• Don 1 year ago1 year ago

            Tom, if every school did this that would be to the tune of more than $300M.

        • John Fensterwald 1 year ago1 year ago

          Don, if you visited Overfelt High and saw the leadership that Mr. Chiala is providing and the kids he has inspired to go to college, I am confident you would change your mind.

          • Don 1 year ago1 year ago

            Perhaps I would change my mind, and certainly one issue shouldn't override overall performance. But do we really want principals handing over $50K to students to do as they please with it? From what you wrote it sounded as if Chiala would have honored a student vote to have a taco truck. How can we rationalize this sort of largesse? Local control? It is one thing to give students a role in school decision-making. … Read More

            Perhaps I would change my mind, and certainly one issue shouldn’t override overall performance. But do we really want principals handing over $50K to students to do as they please with it? From what you wrote it sounded as if Chiala would have honored a student vote to have a taco truck. How can we rationalize this sort of largesse? Local control? It is one thing to give students a role in school decision-making. It is another thing to write them a check for whatever sort if projects they vote on, be that a hamburger stand, free California driver’s licenses or whatever. I thought we were concerned for our sorry state of funding??? Will the other schools take a cue from Mr. Chiala and start forking over their discretionary dollars for such projects? Doesn’t Mr Chiala have a librarian, counselor or outreach coordinator he could use? That said, he might take a cue from PTAs and allocate funding for projects that benefit all. I hope the district reads this and takes a good look at the wisdom of such a policy. The Board of Ed has to approve contracts and other expenditures. If principals can write checks without board approval, that is a very slippery slope. What if the taco truck idea was passed and some accident happened. Who’s culpable?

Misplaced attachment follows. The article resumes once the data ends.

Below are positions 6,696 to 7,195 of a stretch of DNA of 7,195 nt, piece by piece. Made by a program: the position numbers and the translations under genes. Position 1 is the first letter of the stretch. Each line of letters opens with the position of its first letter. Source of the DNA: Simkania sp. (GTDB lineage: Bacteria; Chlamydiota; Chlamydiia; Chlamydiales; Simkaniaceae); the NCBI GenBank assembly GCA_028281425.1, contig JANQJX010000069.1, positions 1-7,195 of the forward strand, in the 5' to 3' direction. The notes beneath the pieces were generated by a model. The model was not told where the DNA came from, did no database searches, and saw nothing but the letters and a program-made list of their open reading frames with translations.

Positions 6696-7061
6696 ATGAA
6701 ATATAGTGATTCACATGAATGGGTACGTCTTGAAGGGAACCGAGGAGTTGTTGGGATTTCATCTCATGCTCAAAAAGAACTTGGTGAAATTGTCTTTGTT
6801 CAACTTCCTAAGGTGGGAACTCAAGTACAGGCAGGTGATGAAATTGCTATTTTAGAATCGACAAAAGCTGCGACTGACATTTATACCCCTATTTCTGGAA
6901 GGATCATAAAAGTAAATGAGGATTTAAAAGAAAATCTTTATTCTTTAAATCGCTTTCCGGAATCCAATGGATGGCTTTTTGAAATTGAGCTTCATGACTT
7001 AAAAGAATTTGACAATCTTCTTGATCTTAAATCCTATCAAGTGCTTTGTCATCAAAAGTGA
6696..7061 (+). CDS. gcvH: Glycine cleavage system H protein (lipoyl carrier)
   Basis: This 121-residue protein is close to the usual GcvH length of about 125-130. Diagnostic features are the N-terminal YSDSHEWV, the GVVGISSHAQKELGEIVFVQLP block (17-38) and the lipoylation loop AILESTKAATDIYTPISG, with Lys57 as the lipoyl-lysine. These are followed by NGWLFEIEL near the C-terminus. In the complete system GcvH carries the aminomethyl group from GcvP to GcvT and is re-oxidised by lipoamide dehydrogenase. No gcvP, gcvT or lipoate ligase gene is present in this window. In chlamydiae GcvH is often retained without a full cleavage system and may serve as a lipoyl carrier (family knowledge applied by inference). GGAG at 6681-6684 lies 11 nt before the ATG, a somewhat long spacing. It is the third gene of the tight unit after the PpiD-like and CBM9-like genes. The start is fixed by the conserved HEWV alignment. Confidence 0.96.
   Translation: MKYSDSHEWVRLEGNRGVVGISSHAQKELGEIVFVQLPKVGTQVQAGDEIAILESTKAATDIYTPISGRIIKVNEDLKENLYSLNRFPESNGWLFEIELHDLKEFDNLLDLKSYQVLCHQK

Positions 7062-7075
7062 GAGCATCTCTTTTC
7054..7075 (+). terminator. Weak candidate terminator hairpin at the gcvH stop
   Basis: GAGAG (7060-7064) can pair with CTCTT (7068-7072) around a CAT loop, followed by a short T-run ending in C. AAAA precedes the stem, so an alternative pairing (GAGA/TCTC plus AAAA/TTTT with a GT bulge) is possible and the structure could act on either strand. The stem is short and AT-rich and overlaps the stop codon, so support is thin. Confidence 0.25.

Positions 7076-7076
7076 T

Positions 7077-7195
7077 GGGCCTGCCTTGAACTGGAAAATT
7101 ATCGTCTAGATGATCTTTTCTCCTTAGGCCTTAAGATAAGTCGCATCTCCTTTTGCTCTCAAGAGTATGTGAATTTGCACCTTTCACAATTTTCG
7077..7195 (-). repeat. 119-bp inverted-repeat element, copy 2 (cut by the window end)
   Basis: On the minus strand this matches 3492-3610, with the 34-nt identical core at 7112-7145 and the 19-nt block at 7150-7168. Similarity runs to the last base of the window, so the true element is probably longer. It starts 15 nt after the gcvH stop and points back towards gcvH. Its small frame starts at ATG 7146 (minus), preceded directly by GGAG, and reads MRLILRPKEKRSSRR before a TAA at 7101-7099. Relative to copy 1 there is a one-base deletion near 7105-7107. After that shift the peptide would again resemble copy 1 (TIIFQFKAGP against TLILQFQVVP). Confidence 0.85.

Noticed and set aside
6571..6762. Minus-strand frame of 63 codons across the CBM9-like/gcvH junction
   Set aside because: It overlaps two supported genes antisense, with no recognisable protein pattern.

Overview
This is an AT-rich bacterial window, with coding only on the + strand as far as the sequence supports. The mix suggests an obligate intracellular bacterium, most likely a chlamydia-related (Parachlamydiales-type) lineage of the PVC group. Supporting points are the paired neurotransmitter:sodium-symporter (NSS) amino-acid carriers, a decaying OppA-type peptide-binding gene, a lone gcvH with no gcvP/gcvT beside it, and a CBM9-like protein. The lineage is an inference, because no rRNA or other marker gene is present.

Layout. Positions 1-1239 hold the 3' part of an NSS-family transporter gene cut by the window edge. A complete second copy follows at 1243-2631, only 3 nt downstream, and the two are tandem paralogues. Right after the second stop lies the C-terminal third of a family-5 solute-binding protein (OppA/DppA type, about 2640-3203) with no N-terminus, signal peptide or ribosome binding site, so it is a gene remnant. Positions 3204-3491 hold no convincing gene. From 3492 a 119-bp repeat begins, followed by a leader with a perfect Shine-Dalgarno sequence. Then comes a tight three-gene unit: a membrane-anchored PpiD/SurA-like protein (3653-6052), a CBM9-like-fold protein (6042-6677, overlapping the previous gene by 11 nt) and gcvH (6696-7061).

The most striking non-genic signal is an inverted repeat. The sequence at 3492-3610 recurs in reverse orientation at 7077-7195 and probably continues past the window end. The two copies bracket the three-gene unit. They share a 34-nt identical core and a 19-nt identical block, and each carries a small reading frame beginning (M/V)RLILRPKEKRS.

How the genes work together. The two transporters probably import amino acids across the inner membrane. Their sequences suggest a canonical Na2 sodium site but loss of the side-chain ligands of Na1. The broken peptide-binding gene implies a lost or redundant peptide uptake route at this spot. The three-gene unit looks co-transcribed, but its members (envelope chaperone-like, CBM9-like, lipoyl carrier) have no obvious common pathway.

• John Fensterwald 1 year ago1 year ago

              Don: Indeed, Overfelt and other high schools in East San Jose could use more counselors -- the state's last in counselors per student, after all -- and Principal Chiala got a couple more this year as a top priority in the district's LCAP. The bigger point is that the students engaged in a very lengthy process of investigating their options and inviting all students and parents to participate before voting on what to do with … Read More

              Don: Indeed, Overfelt and other high schools in East San Jose could use more counselors — the state’s last in counselors per student, after all — and Principal Chiala got a couple more this year as a top priority in the district’s LCAP. The bigger point is that the students engaged in a very lengthy process of investigating their options and inviting all students and parents to participate before voting on what to do with the $50,000. I could tell, listening to students’ comments, that it meant a lot to them to have an actual say in a small fraction of the school’s budget after having campaigned before their school board and in Sacramento for a voice.

              It strikes me that the students showed good judgment. The biggest portion of the money will be used to take some seniors on a trip to colleges in Southern California — a rite of passage that wealthier parents do for their kids and sometimes foundations fund for charter schools. The next biggest expense will go toward partially paying for new sports uniforms — again, an expense that booster clubs in rich schools often cover.

              Driver’s ed is important for many high school students, certainly for low-income students who need to get to jobs and transport their younger siblings. Only 30 kids will benefit from the program. It will be interesting to how the students and Mr. Chiala decide how they will be chosen: merit, grades, need? That expense is $10,000. It’s hard to put a value on successfully making Overfelt studnets feel that adults are listening to them and honoring choices that others may disagree with.

            • John Fensterwald 1 year ago1 year ago